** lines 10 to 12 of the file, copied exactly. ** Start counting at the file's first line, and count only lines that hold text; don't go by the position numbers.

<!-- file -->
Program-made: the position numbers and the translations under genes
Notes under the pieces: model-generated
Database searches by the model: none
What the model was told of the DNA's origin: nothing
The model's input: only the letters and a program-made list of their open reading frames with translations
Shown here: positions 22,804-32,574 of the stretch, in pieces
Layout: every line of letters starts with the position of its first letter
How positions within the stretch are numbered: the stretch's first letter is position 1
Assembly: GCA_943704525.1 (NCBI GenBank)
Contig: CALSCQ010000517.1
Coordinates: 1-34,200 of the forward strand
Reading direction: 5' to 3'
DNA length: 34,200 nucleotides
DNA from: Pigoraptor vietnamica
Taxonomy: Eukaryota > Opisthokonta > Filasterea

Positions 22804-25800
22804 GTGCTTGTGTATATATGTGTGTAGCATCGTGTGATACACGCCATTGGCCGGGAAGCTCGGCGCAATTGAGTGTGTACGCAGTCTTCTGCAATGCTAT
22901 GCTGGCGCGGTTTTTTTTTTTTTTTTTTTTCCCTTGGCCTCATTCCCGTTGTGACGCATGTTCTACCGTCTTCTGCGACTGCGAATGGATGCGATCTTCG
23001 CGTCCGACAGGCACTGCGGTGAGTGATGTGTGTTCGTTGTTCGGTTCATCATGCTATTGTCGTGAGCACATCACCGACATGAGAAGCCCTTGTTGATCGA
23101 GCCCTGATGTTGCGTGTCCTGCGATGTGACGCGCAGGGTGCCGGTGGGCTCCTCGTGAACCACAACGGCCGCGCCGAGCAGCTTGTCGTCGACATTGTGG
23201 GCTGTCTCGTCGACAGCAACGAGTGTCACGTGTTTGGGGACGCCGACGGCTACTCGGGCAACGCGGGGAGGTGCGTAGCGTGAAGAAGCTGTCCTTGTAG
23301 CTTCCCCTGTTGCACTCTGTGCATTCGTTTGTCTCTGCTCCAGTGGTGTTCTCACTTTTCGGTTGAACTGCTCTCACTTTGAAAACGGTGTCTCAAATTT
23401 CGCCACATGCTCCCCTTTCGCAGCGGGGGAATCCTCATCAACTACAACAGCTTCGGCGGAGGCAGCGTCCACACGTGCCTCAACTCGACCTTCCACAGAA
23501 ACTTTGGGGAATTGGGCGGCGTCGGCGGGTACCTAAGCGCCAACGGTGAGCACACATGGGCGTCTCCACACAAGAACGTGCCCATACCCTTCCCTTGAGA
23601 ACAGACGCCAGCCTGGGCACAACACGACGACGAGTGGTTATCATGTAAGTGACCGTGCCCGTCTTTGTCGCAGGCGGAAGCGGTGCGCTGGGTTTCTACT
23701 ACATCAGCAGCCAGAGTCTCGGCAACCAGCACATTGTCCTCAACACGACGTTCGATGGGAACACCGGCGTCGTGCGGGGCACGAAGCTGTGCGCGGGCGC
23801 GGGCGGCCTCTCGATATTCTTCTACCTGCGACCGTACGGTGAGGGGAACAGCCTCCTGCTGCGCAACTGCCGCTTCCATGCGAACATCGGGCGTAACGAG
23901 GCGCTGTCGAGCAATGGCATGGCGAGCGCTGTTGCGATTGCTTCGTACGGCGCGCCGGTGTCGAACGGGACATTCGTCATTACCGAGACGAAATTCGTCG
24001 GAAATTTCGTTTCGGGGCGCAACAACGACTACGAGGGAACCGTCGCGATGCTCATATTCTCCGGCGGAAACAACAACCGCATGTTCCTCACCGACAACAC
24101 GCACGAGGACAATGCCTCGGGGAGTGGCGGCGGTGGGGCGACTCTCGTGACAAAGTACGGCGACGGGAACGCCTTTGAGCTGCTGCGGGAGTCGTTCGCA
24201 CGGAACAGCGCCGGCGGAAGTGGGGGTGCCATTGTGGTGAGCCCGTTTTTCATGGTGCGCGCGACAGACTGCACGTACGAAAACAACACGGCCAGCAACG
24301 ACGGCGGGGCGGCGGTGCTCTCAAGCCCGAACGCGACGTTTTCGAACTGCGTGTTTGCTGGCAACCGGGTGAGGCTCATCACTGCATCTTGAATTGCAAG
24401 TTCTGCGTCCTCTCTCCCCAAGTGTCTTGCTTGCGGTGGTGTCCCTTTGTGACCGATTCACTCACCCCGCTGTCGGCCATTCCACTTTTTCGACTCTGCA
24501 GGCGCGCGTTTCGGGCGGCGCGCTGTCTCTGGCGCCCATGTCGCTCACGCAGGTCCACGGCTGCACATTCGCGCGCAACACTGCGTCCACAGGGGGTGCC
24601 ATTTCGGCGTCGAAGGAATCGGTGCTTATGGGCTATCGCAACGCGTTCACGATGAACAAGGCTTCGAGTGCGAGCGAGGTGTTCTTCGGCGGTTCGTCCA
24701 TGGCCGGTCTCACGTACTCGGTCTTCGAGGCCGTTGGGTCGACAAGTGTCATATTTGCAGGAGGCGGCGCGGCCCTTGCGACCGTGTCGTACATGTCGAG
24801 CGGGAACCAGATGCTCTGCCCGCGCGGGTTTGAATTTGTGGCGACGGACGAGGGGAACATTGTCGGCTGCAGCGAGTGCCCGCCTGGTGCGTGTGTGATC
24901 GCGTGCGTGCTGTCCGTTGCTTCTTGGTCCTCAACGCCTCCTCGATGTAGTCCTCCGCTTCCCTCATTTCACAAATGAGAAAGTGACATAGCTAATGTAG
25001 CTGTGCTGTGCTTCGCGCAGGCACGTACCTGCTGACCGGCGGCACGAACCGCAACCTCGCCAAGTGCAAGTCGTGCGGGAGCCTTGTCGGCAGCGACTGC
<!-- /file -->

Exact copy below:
Contig: CALSCQ010000517.1
Coordinates: 1-34,200 of the forward strand
Reading direction: 5' to 3'